Mapping Water Scarcity

Across the globe, humans consume massive amounts of water — for domestic use, industry, and irrigation. When the human demand for water exceeds the renewable supply — which is sourced from rivers, lakes, and shallow aquifers refreshed by rainfall — water gaps arise. And gaps that occur in one country can affect other nations. Based on the data from a water model by Utrecht University, National Geographic mapped the water scarcity hotspots around the world and used graphics and quizzes to explain the problem and its potential consequences.

Mapping Russian Attacks

The nonprofit newsroom Disclose — in partnership with European outlets Die Welt, Le Soir, Le Temps, L’Espresso,, and Investico — has recorded and mapped 5,834 attacks carried out by Russia’s military against Ukrainian civilians in the first year of the war, including deaths, injuries, arbitrary executions, rape, torture, school shootings, civilian infrastructure damage, assaults on heritage sites, and more. While such attacks are particularly concentrated along the frontlines and around strategic cities in eastern and northern Ukraine, they span the whole country — including a rocket attack that damaged the railroad network in Volovets, a town about 70 miles from the Slovakian border.

Electric Vehicle Adoption in Europe

The EU wants to bid farewell to the internal combustion engine, but many European countries are dragging their heels. Indeed, EU member countries are bitterly divided on the issue, which has provoked strong emotions. A vote on phasing out combustion engines was recently delayed, because Italy and some Eastern European countries were likely to join Germany in a veto. This is not surprising, a data team at German weekly Die Zeit notes, because of the considerable variations in progress towards adopting alternatives — and in wealth — among EU countries. Figures from Dataforce showed that electric cars are particularly popular in Scandinavia, but that the EV adoption needle has barely moved in Southern and Eastern Europe, where fossil fuel-cars remain king.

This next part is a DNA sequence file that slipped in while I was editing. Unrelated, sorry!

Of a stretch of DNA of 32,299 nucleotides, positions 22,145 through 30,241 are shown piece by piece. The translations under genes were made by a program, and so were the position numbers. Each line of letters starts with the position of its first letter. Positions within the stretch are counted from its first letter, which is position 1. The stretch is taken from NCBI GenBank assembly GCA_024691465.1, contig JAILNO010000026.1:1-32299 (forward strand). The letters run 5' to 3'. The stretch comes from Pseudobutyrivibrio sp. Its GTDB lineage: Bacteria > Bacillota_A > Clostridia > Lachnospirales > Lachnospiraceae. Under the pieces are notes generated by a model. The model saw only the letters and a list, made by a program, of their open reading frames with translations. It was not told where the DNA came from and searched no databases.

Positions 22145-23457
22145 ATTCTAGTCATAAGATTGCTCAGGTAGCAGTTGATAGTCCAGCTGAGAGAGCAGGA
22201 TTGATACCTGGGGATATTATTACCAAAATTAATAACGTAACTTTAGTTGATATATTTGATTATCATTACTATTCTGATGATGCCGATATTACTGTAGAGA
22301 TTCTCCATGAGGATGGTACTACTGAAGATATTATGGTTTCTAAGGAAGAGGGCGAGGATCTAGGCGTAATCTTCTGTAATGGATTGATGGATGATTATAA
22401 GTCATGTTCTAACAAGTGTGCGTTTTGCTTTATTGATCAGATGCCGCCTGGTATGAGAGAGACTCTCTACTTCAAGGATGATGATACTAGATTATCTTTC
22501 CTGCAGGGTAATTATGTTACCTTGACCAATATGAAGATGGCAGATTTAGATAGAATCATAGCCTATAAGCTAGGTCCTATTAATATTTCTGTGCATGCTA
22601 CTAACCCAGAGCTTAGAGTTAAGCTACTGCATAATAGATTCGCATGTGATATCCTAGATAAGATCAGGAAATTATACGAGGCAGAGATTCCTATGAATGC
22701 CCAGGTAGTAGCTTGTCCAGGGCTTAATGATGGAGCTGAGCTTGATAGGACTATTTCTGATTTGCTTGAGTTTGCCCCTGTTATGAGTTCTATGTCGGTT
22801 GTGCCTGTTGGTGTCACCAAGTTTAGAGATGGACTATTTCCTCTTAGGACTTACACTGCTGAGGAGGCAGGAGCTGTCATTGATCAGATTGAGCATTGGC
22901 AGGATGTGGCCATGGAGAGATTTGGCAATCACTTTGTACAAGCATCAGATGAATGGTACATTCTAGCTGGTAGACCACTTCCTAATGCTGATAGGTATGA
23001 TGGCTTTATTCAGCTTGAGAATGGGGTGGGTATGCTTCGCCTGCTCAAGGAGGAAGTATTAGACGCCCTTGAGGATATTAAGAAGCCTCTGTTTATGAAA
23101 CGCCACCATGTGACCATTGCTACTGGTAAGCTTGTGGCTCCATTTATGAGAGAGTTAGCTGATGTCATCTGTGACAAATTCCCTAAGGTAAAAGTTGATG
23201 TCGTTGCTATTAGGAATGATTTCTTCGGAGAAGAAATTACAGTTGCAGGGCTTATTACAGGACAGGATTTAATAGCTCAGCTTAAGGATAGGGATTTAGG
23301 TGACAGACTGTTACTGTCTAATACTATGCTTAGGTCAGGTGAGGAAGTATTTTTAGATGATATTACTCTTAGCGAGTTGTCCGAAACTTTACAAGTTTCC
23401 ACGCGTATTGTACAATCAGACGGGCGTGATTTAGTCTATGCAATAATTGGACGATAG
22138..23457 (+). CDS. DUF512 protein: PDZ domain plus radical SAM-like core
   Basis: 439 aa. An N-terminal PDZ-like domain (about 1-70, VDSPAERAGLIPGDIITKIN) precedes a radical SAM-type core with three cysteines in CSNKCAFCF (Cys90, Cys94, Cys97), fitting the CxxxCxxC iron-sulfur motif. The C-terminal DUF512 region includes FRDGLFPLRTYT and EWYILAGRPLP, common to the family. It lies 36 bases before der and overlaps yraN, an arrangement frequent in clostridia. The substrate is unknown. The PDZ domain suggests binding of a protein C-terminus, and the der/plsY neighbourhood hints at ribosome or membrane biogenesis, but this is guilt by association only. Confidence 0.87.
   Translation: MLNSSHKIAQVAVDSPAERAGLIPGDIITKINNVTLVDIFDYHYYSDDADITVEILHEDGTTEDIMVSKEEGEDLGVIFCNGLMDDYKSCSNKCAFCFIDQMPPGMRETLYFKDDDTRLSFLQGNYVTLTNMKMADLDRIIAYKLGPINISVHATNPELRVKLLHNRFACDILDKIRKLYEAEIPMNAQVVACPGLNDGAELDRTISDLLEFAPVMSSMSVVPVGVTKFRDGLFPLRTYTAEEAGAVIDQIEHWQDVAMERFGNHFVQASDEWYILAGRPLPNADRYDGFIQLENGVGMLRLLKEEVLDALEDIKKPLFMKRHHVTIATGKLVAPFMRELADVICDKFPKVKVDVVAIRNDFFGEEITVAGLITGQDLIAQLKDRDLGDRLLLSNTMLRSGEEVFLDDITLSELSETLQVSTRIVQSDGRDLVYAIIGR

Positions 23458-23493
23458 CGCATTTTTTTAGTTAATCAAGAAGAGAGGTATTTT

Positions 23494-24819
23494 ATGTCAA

Divorce in Russia

Russia is among the top countries with the highest rate of divorce per capita, and the children in these dissolved marriages usually remain with their mothers. Current Time TV, a Russian-language television channel based in Prague, analyzed census data and mapped the composition of families across the country. It also dug into the problems that single mothers have with obtaining alimony and found that, on average, 87% of annual alimony payments mandated by the courts go unfulfilled.

The Enduring Appeal of Ab Fab and British Television

Even in the age of streaming and on-demand entertainment, the humble BBC beats its considerable competitors when it comes to creating quality, popular shows. A team at The Times analyzed the 100 top-rated TV shows on the Internet Movie Database (IMDb), and found that BBC-produced shows accounted for almost a fifth of them — with Sir David Attenborough’s nature documentaries particularly well-represented. Classic BBC shows — such as 1990s hits Absolutely Fabulous and Jeeves and Wooster —  also tended to have more staying power than newer ones.